“Vacuum breakers are less expensive but are not allowed in all areas,” Mansell says. “A vacuum breaker also has more requirements for installation and operation.” Site conditions are important, as well as location of where the backflow preventers are installed. For example, a pressure vacuum breaker must be installed 12 inches higher than the highest outlet on the irrigation system, but no more than 4 feet above grade, according to National Plumbing Code standards.
A reduced pressure assembly will be more expensive than a vacuum breaker, but is easier to install. “Its only requirement is 12 inches of clearance above grade for the atmospheric vent in the bottom of the device,” he says. “It can even be installed in a basement as long as there is a drain and 12 inches of clearance for the vent in the device.”
One of the most important factors about backflow prevention that every operator needs to understand is that local codes dictate the type of device used. “Sometimes you need a licensed plumber to install a backflow preventer,” Mansell says. “Other municipalities may allow any contractor to install a backflow device but then could require a certified backflow inspector to verify the installation.”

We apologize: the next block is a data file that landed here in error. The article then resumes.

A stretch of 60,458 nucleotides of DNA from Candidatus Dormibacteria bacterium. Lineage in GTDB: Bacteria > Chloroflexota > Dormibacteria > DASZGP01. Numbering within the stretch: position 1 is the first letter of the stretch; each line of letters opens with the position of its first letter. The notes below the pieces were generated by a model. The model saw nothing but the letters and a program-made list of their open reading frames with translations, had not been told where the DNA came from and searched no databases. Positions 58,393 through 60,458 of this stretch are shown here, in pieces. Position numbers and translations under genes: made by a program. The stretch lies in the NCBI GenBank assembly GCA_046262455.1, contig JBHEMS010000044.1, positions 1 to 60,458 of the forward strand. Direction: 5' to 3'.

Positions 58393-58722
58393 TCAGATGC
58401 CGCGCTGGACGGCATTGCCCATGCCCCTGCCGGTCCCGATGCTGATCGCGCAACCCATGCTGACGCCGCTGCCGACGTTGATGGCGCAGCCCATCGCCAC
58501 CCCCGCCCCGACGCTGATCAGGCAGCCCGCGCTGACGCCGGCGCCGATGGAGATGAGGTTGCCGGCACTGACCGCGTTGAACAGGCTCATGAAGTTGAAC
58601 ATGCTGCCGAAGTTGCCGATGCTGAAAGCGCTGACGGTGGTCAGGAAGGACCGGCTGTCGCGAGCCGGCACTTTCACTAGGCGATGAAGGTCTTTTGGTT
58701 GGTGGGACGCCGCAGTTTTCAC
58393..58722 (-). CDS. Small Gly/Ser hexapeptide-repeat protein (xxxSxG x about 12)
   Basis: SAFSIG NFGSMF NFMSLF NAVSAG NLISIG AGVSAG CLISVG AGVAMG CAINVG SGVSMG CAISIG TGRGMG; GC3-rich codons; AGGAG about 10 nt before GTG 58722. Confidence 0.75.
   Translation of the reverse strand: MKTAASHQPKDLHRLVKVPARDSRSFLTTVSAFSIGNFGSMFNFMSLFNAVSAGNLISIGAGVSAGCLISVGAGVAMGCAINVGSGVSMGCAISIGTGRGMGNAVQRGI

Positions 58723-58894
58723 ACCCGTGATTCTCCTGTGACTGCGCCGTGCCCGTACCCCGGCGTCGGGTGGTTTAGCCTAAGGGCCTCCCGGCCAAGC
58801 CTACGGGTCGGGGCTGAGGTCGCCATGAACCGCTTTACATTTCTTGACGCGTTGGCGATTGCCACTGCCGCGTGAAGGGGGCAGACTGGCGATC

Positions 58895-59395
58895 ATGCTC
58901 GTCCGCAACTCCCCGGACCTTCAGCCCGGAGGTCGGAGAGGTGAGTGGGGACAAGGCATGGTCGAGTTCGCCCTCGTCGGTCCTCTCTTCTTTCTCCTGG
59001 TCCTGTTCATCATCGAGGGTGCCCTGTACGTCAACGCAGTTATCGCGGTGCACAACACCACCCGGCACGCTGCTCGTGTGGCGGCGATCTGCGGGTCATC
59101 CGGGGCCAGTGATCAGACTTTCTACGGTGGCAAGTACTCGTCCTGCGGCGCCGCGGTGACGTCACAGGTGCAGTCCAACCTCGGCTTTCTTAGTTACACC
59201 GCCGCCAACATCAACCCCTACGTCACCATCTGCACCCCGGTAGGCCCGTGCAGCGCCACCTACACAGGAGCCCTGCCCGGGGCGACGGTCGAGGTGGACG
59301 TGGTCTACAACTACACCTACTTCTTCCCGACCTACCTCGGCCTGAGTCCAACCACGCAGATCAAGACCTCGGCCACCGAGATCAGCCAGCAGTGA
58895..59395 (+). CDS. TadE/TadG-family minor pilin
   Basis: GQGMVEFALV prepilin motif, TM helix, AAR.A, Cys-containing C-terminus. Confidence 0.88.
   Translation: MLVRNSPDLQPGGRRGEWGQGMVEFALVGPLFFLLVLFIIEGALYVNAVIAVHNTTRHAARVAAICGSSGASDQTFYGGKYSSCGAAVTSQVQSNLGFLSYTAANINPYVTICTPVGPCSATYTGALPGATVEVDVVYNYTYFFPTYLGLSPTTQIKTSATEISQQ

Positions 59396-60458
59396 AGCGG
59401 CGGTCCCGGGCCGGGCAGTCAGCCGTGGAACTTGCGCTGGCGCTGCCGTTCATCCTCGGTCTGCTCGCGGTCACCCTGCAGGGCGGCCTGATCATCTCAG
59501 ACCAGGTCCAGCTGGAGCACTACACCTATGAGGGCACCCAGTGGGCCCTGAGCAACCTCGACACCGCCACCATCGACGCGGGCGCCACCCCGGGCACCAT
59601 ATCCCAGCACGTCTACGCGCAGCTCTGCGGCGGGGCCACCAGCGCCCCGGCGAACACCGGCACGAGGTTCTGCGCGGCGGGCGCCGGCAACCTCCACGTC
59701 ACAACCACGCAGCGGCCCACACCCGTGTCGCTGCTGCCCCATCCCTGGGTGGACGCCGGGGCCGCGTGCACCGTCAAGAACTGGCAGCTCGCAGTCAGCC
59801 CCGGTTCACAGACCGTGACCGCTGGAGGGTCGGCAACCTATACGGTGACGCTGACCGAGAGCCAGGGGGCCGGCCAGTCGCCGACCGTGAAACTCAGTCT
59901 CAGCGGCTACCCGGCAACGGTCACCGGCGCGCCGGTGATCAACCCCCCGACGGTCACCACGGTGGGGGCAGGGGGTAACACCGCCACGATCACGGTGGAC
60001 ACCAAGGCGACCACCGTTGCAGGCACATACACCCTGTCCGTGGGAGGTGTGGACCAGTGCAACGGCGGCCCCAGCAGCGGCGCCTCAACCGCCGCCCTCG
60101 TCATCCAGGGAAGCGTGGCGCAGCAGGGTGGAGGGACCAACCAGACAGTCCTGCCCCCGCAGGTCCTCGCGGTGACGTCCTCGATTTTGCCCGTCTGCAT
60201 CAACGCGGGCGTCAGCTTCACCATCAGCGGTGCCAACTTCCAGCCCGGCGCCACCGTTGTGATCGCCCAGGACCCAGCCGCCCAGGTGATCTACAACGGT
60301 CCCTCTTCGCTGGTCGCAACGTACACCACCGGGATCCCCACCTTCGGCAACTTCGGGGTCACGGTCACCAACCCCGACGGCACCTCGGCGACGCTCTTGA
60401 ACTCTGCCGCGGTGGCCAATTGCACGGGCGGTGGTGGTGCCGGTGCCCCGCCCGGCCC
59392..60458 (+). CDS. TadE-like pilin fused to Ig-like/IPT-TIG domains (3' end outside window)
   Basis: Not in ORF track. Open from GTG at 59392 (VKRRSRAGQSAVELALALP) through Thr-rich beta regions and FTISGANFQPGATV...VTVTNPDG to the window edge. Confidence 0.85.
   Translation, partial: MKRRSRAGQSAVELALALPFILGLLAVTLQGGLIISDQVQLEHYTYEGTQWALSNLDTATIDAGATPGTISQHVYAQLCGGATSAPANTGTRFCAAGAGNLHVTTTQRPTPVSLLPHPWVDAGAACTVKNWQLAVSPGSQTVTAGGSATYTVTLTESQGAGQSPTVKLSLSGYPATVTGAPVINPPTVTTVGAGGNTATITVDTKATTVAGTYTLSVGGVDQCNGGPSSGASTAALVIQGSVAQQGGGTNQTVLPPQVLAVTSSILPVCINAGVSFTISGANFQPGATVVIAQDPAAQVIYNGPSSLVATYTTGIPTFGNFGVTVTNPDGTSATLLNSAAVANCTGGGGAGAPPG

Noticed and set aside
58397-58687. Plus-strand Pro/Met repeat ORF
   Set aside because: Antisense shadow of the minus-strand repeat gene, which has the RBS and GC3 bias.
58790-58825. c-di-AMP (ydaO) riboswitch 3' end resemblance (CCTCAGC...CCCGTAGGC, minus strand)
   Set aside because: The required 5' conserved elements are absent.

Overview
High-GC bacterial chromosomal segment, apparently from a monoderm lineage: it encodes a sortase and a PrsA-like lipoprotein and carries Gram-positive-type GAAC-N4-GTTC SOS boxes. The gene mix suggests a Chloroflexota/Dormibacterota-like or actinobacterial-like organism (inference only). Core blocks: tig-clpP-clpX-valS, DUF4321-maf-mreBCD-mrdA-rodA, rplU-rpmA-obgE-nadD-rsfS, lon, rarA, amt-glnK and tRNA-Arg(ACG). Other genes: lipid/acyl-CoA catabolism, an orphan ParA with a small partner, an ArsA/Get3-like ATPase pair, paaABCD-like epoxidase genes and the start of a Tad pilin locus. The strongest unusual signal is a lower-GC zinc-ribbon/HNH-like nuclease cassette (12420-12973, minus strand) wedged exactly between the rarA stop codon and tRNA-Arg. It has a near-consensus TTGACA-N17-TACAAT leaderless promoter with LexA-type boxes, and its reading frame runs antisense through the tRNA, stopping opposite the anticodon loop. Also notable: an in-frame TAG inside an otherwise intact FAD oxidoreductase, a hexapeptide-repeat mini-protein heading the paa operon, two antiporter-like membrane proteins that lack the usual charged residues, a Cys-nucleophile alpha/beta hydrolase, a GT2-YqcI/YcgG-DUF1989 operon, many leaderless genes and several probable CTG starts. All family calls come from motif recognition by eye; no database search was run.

As Mansell stresses, it’s particularly important for landscaping and irrigation businesses that operate in a number of different cities, counties and states where regulations may be different to stay abreast of all the rules and regulations of backflow for all the territories where the landscaper operates.
For the last 20 years, Tom Crain, based in Akron, Ohio, has been a regular contributor to B2B publications, including many in the green industry. You can contact him at firstname.lastname@example.org.